I’ve downloaded a lot of audio applications. Some were free, some were loaded with spyware, and some I paid good money for.
But most of them just sit there, unused. They’re great little doohickeys, but by the time I decide I want to use one, load it up, configure it to save to the right place, with the right file name, and deal with the crashes that seem to be part and parcel of audio recorder software… well, it just doesn’t seem worth the effort.
Then last week I downloaded a trial copy of Skado, and suddenly I have an audio recorder that I use nearly every day.
First impressions weren’t great. The interface is a little weird, and it’s shaped much like the last disposable razor I bought.
But during the first day of the trial period, I began to appreciate how handy this little app is.
I was listening to an online talk radio show when it happened. The speaker rattled off a list of statistics that I wanted to jot down for later reference. Of course, by the time my mind had gotten around to thinking, “I need to write this down” and my body had gotten a blank pad of paper, I’d missed most of it.
So, I clicked the Skado icon in the taskbar, and replayed the previous 30 seconds, which was all it took for me to note the stats I wanted. When the replay was done, Skado had buffered all the stuff I’d missed, and just kept on playing without interruption.
I was hooked.
But lets get back to the basics here. Skado, by default, starts up with Windows. It sits idle in your system tray until you begin listening to something online. Then, all audio gets buffered through Skado and is sent to your speakers slightly delayed from the original.
Because of this feature, you can use Skado to repeat the last 5 or 30 seconds of any audio stream. While it replays the clip for you, if buffers the current audio so you don’t miss even a second of your program, no matter how often you ‘rewind’.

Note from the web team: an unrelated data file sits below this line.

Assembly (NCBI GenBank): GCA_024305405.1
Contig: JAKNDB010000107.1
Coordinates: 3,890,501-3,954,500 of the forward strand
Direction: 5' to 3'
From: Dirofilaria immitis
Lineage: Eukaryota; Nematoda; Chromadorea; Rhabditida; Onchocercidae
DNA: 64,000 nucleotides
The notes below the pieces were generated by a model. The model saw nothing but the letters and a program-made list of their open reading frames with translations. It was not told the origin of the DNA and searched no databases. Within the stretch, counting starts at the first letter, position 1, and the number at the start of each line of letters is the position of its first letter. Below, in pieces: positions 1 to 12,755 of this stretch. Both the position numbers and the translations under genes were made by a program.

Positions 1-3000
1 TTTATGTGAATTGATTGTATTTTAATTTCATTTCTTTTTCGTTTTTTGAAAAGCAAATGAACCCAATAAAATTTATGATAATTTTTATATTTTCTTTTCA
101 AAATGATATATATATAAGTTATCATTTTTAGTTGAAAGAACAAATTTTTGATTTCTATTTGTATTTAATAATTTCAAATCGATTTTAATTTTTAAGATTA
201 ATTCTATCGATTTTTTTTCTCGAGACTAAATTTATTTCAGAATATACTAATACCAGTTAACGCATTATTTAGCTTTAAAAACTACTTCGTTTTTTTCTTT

I can see this software being useful for recording online conferences and streamed audio for internet marketers (why wait and pay for the audio of that last guru’s call when you can have it now, for free?), or for bloggers who listen to various live feeds during the day — you can focus most of your attention on your work, knowing that if something interesting gets said, one click can rewind you to the juicy bit, even when you’re not recording.
You can also use Skado to schedule recording times so, as long as your internet connection holds out, you won’t miss your favorite programs even if you’re not at your computer.
And you don’t need to spend time pre-naming your files, like most of my other recording software requires me to do. Skado automatically names them and gets any tag info from the stream, and lets you rename the files with a single click in the file manager to any number of variations on the tag. Very cool.
To test the recording features of Skado, I captured some of the radio plays and audio books on BBC7 to MP3 format. It worked brilliantly, and I now have the complete copy of “Murder on the Orient Express” ready for my next road trip, and a few different episodes of “Whose Line is it Anyway” — not the Drew Carey version, but good for light listening inbetween more serious podcast material.
The settings allow you to split your recorded audio up based on time segments, or by silent intervals. The default is best for music, so if you’re going to be recording talk radio or audiobooks, you will need to adjust the settings to get consistent results.
So far, I have tested Skado with files played and/or streamed with Real player, Windows Media Player, WinAmp as well as with audio embedded in Flash. All worked perfectly.
If you listen to audio online, I highly recommend it.
Click on the graphic below to download your own trial copy now!